Rich Lowry: Can Perry maintain his appeal in the long term?
You could tell Rick Perry was going to be a big problem for Mitt Romney as soon as the Texas governor started blowing him kisses. Asked a question on his first campaign leg about a Romney talking point, Perry brushed it off with a smooch and said, “Send him my love.”
It was classic Perry — audacious, a little gauche and entertaining. Surely, Romney didn't get blown many “right back atcha” kisses in the offices of Bain Capital or during his time as Massachusetts governor. The message was that Romney was about to get a challenge from a competitor less polite and earnest than erstwhile candidate Tim Pawlenty.
With Perry's entry in the race, the Republican presidential battle got the adrenaline shot it lacked. Republican primary voters had been yearning for a big combative personality. They flirted with Donald Trump while he flirted with them, and briefly bestowed their favor on the energetic and mediagenic Michele Bachmann. But Perry has filled the void in full.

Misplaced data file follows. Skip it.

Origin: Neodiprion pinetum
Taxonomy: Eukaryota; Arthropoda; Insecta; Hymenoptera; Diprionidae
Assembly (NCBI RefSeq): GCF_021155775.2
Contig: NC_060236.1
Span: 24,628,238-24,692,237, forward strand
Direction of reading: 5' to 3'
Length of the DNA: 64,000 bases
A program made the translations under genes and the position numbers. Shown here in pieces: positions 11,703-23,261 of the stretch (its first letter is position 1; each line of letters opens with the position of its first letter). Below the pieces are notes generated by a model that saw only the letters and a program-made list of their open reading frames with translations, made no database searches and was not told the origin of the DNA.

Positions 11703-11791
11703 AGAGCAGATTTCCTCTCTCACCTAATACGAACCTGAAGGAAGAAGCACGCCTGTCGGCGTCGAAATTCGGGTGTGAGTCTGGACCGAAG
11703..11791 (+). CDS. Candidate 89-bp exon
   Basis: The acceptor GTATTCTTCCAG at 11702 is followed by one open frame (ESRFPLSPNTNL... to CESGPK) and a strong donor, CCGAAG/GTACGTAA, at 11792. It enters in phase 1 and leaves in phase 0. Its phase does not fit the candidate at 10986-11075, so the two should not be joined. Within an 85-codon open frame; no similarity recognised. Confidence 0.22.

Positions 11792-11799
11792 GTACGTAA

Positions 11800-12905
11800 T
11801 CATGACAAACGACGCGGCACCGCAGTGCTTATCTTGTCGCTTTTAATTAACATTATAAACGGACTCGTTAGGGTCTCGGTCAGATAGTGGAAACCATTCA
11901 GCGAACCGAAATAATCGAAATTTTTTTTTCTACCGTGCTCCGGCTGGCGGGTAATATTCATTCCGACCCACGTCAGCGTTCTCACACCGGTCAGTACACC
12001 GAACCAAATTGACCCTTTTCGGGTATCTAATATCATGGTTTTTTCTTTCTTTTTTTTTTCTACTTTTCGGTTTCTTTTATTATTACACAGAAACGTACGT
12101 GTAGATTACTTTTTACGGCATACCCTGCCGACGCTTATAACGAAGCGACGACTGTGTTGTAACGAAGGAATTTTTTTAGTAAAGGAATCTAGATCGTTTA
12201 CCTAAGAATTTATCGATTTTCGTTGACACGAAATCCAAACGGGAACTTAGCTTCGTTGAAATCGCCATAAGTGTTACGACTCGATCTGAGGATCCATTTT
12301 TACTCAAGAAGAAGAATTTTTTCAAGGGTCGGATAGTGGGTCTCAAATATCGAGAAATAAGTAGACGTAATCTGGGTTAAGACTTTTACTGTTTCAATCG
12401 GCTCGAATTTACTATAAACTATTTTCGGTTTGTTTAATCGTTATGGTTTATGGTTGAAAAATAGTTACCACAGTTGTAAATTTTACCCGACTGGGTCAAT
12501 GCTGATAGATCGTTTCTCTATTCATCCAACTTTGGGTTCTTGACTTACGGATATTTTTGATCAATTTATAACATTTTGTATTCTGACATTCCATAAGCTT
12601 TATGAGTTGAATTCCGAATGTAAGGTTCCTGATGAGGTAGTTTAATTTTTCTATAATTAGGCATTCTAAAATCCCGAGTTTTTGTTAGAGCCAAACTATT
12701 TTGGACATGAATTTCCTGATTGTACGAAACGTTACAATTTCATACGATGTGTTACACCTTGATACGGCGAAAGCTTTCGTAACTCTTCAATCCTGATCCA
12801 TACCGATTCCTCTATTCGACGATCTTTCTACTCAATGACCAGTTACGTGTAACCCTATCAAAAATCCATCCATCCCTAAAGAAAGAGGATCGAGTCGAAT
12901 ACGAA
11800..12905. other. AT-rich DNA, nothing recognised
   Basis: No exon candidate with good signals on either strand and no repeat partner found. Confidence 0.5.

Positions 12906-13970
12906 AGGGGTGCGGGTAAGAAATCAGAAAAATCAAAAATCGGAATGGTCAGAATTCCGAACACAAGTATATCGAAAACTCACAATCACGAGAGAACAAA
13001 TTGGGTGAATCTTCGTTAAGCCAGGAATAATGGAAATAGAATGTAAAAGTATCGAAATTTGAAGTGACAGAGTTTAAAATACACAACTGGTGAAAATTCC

He's a current officeholder and not a former something-or-other. He has a view of the world exactly counter to the president's. He evidently has an allergy to nuance. And he campaigns with a plunge-into-the-crowds, let-it-all-hang-out relish that none of the other candidates can match. Out on the hustings, Perry acts as if nothing could possibly please him more than shaking another hand or slapping another back.
Even during the debates, where his performances have been uneven, Perry has usually been loose and confident. He never shies from a fight, and (most of the time) seems to enjoy them. He laughs easily. No one would vote to elect him to the Oxford Union, but if it somehow happened, he'd have a heck of a time exchanging frank views with “the fellas.”
What we're about to see is if these qualities of Perry — call it his “hossness” — are enough for him to become the durable front-runner in the Republican nomination fight. He can go a long way just by demonstrating he's a fighter in the mold of a Sarah Palin or a Donald Trump. That means making the occasional incendiary comment, never apologizing, earning the hatred of the elites and not sweating the details. All of this, Perry has nailed.